HONOLULU, Hawaii: Former Hawaii Island mayor and civil defense director Harry Kim delivered surprise testimony before the Hawaii Environmental Council on Friday, and it appears to have made a difference in the council’s decision on important exemptions for geothermal energy exploration.
The council voted on two important measures… both would lift the requirements for an environmental assessment or an impact statement when exploring for new geothermal sources in Hawaii. The theory is that the exemptions would speed up the development process and encourage investment by sidestepping the expensive environmental review process.
On one side, folks like Richard Ha who are advocates for the geothermal industry, and who say that time is running out on affordable power here in the islands. Officials from the Department of Land and Natural Resources are also in support of the exemptions.
But on the other side of the issue: residents of Puna, who live in the backyard of the 30 megawatt Puna Geothermal Venture, and say they suffer from noise and health problems, and are in fear of what appears to be a massive fast tracking to grow the industry, presumably on Puna’s volcanic rift zone.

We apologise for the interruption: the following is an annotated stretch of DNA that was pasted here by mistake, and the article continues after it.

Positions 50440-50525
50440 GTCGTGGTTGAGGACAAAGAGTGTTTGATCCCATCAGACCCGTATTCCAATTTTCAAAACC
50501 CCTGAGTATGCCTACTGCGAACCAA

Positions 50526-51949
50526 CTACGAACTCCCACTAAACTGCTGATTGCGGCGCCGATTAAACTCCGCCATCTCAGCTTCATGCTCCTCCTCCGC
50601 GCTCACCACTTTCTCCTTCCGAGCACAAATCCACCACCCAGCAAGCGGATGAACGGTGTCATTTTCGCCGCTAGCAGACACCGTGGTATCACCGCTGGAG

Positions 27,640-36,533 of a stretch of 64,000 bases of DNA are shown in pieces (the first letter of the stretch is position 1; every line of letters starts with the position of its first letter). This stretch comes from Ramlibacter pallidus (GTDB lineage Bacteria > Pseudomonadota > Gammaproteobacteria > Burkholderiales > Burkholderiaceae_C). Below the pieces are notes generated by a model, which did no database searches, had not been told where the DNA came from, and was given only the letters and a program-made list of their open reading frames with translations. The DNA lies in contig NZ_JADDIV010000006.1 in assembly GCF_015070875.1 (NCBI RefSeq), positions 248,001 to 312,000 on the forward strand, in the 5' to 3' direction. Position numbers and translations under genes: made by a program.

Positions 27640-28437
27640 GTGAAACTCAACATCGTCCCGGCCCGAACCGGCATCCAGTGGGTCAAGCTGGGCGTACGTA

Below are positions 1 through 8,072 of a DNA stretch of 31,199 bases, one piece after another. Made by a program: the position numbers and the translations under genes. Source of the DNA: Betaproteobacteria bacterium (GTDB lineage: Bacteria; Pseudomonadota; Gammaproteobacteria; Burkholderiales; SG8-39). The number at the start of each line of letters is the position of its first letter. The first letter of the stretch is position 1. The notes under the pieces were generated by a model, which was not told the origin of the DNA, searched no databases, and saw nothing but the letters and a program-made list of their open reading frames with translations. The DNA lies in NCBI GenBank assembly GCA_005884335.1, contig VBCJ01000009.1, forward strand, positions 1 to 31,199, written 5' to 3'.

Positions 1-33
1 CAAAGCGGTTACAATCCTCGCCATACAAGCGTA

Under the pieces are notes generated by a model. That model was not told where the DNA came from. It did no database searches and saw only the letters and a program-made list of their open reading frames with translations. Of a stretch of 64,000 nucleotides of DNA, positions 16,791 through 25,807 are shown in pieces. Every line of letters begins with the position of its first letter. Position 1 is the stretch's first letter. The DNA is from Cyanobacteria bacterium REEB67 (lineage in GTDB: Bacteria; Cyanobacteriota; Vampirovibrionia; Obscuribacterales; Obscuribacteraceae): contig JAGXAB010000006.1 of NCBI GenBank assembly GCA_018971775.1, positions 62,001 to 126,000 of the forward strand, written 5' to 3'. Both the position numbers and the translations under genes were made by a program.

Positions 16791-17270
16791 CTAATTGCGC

Standing with those folks on Friday… Harry Kim, whose statements resonated with the Environmental Council.
The issue sailed through a sub committee vote a few weeks prior. KITV covered both meetings, where geothermal advocates like Mililani Trask dismissed the concerns of opposing organizations like the Pele Defense Fund…
But on Friday, Kim’s testimony struck a chord with the council. The body voted down an EA exemption for invasive exploration measures, like drilling or anything that disturbs the environment.
DLNR head William Aila appeared disappointed in this KITV interview. However, an exemption for non-invasive exploration – like temperature readings, sonar readings or surface measurements – was given the OK.
[video courtesy KITV News]